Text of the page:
Scott Justusson
    QSHIPQ Performance Tuning
    Chicago IL
    '94 FZJ80 (CDL, 7pin, ABS, open f/r)
    '91 audi V8 (CDL, ABS, rear torsen)
    '84 audi Turbo Quattro Coupe (factory pneumatic CDL & rear locker, no abs)
     
    Last edited: Aug 19, 2005
  16. Hoosier Daddy

    Hoosier Daddy

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    What a fascinating thread. :)

    I've been wondering about some of these questions myself. Seems to be a variety of opinions, but interesting reading nonetheless.

    :cheers:
     
  17. LandyLover

    LandyLover

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    Sumo, thats interesting info. To be honest I have noticed a SIGNIFICANT improvement in stopping distances in snow with CDL locked vs ABS and CDL off.

    You say, "The locked center creates some handling issues that many find undesireable in comparison to ABS. It requires a higher skill set to master those conditions, which I summarize in terms of predictability. IME, a locked center diff is infinitely more predictable than a open/LSD/torsen/quaiffe..."

    But when negotiating a curve at 50 MPH I dont like the "slipping" feeling I have when CDL is on. And I know its the right thing to do to power out of the corner and keep the wheels spinning, but it doesnt make for a relaxing 400km drive to the coast from the Okanagan... I think Im simply gonna have to try a couple hundred clicks with CDL on and off.


    Thanks...
     
  18. MTNRAT

    MTNRAT

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    Scott hit the nail on the head when he refers to "skill sets". Everyone has different skill sets with regards to driving. Especially in marginal conditions. What one finds totally acceptable conditions another may find terrifying. IMO the best thing you can do is get dedicated ice radials for winter on road driving. The CDL on or off debate "depends".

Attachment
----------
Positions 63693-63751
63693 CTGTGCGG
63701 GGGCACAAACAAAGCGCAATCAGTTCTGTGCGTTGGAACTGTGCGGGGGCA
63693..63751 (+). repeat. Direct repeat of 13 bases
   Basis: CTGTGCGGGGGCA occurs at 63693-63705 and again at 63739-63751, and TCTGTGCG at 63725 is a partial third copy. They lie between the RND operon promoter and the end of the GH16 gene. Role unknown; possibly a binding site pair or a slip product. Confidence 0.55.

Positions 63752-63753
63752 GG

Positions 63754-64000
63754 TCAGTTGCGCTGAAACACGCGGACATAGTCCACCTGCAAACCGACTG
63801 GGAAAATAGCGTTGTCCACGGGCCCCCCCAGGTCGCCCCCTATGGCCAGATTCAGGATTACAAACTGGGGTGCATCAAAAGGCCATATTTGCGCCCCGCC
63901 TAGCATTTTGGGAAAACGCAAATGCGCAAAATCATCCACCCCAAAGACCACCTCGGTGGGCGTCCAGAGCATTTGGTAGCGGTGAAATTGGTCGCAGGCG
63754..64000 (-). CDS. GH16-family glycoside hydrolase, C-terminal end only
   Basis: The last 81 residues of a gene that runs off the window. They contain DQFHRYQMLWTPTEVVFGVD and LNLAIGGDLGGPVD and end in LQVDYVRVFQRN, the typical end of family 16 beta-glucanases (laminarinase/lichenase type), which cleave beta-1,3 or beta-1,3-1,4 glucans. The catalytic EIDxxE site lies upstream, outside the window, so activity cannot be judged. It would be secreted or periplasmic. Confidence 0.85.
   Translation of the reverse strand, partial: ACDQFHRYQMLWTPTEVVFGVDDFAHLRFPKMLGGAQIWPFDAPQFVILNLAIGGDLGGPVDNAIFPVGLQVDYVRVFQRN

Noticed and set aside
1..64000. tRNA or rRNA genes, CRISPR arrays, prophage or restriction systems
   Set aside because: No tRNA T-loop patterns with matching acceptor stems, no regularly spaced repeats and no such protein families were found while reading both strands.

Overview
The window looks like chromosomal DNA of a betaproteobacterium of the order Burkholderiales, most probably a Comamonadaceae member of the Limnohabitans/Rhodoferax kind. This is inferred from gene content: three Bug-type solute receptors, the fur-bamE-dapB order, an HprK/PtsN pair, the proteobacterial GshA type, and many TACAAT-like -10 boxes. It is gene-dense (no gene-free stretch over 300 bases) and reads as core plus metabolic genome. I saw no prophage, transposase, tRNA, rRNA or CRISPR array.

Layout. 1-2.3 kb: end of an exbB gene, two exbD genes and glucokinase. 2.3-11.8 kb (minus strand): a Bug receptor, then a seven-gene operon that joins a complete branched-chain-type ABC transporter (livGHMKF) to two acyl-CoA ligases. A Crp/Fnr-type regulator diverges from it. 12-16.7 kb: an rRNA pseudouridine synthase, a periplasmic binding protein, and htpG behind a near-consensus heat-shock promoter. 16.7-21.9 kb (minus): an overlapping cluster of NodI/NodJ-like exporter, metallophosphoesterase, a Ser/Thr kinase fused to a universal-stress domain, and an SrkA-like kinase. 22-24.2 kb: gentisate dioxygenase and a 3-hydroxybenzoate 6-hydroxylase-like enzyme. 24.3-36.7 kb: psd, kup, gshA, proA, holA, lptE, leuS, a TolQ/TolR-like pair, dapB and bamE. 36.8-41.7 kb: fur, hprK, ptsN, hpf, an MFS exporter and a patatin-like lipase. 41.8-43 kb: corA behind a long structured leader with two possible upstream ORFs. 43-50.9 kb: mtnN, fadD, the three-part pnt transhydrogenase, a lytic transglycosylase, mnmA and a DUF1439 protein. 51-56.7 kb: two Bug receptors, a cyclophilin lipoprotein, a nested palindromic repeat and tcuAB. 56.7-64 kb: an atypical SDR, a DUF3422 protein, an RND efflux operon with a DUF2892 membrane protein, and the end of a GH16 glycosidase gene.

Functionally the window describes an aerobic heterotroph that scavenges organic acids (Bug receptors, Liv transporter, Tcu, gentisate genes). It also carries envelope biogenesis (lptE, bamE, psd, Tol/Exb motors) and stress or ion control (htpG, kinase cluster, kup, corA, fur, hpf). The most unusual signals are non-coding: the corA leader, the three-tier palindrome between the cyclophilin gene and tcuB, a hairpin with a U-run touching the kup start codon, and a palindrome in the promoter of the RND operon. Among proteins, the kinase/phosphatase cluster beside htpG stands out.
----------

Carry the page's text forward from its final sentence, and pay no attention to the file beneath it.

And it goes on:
Cheers,
    Sean
     
  19. IdahoDoug

    IdahoDoug

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    Scott,

    Nice post. I've been up to Steamboat Springs - agree that's 10 years of winter driving experience in a single day. I've lost track of him, but Paul Gerrard was there at the time and I've spoken with him a couple times since. Audi enthusiast random event - got to drive Michelle Mouton's race Quattro on public streets for about 18 hours back in the mid/late 80s. Great fun and great stories.

    On the CDL engaged while driving in winter on public roads. I'll agree with Heath it's best unlocked for 'safe' driving. Maximum speed is quite another thing and best left to tracks. The simple reason is as he states in #12 above the four wheels follow slightly different curves in a turn or curve. This means different radii and different distances over the same time which means slippage must occur. Best traction would be internal slippage such as in the open center diff, worst traction would be external slippage at the contact patches. If it were my wife and kids, I'd have the center diff open for safe normal driving on slippery roads.

    The comment on winter tires is important, and why I switched from traditional siped, studded tires to Michelin Alpin 4X4s. Better traction through technology!!


    DougM
     
  20. sonoranfun

    sonoranfun

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    I'll agree on the snow tires.. I gre up in Wisconsin and durring our 6 months of winter and 47 inches of snow a year I learned quickly the value in having two sets of tires. I always ran Hakkapilita 10's and I SWORE by those things. I would honestly say they made all the difference in the world. While I can't say they drove 50% better in the snow I would say 20% better where it was needed most. Never had a 4x4 there so I can't comment on that but I think those tires drove better then a truck would have with all seasons..